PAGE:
Thermal tolerance and aerobic scope

Thermal Tolerance and Aerobic Scope

Does cardiac capacity of fish and amphibians determine upper thermal tolerance and how are thermal limits affected by other factors such as hypoxia and digestion.  

Cardio-respiratory capacity and heat tolerance in fish and amphibians

(In collaboration with Tobias Wang, Hans Malte and Mark Bayley)

To survive and reproduce, aquatic animals must have access to sufficient amounts of food and oxygen and the environmental temperature must be within tolerable limits. By virtue of various physiological and biochemical adaptations, species differ enormously in their ability to tolerate different temperatures and this span in tolerance is crucial in determining their niche and population range. Fish have a body temperature that equals the surrounding water, and they rarely have the possibility of seeking colder environments. Aquatic organisms, therefore, are particularly vulnerable to increased temperature, and only a few additional degrees may have devastating effects on population size. Given current rise in global temperatures and the direct link between physiological capacity and geographical distributions, it is therefore imperative to identify and understand the principal physiological mechanisms that determine temperature tolerance.

Current consensus proposes that temperature sensitivity of fish species is tightly coupled to the capacity of their oxygen transport system. In short, it seems that the gills, blood and heart of the fish cannot fulfill the demand for oxygen when temperature rises sufficiently. Although this paradigm has gained tremendous popularity and many supporters, most scientific evidence is based on correlations, while manipulative experiments to verify its validity are lacking. In this project we propose a suite of studies to investigate the thermal sensitivity of the oxygen transport system in a range of commercially and recreationally important fish species.

The conceptual model linking thermal tolerance to oxygen transport capacity

Metabolism of resting, fasting and undisturbed fish – denoted standard metabolic rate (SMR) – represents the energetic costs of maintaining basic life function, such as ion and water homeostasis as well as a constitutive protein synthesis. SMR increases exponentially with increased temperature, typically by a two-three-fold rise when temperature increases by 10oC. When fish perform strenuous exercise, they reach a maximum rate of oxygen uptake (VO2max) that is determined by the physiological capacity to transport oxygen from the water to the mitochondria where metabolism takes place. VO2max also increases with elevated temperature, but declines within the upper portion of the thermal tolerance window. As a result, the aerobic scope, the difference between MMR and SMR, declines at high temperatures (Figure 3). The preferred body temperature, which is also the body temperature with maximal growth, often coincides with the temperature with the highest aerobic scope. The reasons for this overlap are not completely understood, but may simply reflect that maximal scope allows for the animal to invest in necessary life processes, such as foraging, digestion, reproduction, escape from predators. Thus, at high temperatures limit the available potential for exercise, feeding, growth and digestion in fish whichwill directly reduce Darwinian fitness (Figure 3).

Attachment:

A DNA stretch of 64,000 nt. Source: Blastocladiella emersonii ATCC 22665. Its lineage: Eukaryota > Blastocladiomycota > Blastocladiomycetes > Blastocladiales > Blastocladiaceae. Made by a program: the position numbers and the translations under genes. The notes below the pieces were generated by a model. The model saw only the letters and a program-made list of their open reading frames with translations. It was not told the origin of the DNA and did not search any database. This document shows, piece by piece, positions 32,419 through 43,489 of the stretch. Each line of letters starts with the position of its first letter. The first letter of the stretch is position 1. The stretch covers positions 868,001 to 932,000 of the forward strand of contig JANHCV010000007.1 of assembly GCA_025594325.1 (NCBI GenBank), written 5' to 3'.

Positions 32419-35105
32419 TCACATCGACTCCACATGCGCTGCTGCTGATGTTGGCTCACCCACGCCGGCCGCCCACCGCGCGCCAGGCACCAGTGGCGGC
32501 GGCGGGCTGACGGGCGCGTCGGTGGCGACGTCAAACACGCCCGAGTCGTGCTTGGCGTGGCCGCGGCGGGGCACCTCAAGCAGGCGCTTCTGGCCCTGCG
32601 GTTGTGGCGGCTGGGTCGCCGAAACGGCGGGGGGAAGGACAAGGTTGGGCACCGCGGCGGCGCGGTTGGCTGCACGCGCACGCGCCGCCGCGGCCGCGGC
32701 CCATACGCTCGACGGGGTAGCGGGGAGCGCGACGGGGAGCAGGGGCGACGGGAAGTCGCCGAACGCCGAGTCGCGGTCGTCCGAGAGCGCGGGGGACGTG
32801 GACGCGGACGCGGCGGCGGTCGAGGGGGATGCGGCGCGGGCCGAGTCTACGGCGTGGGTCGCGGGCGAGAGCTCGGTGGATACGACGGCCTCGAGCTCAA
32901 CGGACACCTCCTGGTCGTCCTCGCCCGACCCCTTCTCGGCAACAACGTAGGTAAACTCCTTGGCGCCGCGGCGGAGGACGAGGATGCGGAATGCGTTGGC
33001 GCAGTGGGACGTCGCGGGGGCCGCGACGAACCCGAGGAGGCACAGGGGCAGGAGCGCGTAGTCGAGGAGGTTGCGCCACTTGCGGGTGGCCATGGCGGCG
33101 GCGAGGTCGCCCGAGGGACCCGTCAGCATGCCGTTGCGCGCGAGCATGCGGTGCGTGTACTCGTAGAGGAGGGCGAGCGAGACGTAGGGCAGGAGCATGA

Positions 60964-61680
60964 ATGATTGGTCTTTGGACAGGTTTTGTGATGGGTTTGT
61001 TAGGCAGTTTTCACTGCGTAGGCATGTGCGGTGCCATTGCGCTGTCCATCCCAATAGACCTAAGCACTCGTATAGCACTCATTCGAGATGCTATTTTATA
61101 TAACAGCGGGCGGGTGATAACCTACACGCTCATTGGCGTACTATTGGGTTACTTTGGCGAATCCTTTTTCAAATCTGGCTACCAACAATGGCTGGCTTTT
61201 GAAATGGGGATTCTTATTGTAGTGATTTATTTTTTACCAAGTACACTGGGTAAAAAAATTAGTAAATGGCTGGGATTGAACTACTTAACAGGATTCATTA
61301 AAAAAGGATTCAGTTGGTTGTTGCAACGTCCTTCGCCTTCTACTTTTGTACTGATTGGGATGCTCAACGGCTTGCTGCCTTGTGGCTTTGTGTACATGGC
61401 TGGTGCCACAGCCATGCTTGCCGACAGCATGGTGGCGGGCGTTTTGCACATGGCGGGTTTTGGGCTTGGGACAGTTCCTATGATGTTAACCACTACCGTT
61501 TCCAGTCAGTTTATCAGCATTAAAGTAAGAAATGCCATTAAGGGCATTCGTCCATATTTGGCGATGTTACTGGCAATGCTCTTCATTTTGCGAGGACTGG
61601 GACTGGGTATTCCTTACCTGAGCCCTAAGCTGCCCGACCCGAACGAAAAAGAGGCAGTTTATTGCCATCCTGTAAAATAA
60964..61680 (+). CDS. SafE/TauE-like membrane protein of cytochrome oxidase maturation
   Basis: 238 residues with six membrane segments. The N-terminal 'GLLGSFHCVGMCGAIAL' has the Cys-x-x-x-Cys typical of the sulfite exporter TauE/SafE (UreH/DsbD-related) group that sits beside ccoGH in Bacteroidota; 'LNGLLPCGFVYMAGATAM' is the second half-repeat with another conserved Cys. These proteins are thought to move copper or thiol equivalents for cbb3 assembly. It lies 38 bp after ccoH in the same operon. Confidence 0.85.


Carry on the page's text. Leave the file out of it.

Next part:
The collapse of the oxygen transport cascade at high temperature

The oxygen transport cascade describes how oxygen is conveyed from the water to the mitochondria within the cells where metabolism takes place. The current models indicate that particular the capacity of the heart to generate blood flow decreases at high temperatures causing a decline of VO2max and aerobic scope. This is partially because most fish lack an elaborate coronary perfusion, so that the heart must derive a large part of its O2 from the venous blood that returns from the tissue. The heart therefore becomes oxygen deprived when the oxygen concentration in the venous blood decreases when temperature is increased. Moreover, oxygen solubility of water decreases with increased temperature, which may impair oxygen uptake across the gills.

Specifically, we will try to answer the following questions:

Is there a universal model that can explain the temperature sensitivity of fish species and how is temperature sensitivity linked to oxygen demand and oxygen transport capacity, respectively?

How do different parts of the oxygen transport cascade limit oxygen transport at high temperature?

How is temperature sensitivity of fish population altered by manipulation of the environmental conditions (i.e. oxygenation of the water) and by interactions with other physiological efforts (osmotic challenge, digestion, etc.)?

How is temperature sensitivity of fish population altered by local adaptation and or acclimation?

Involved people:

Johannes Overgaard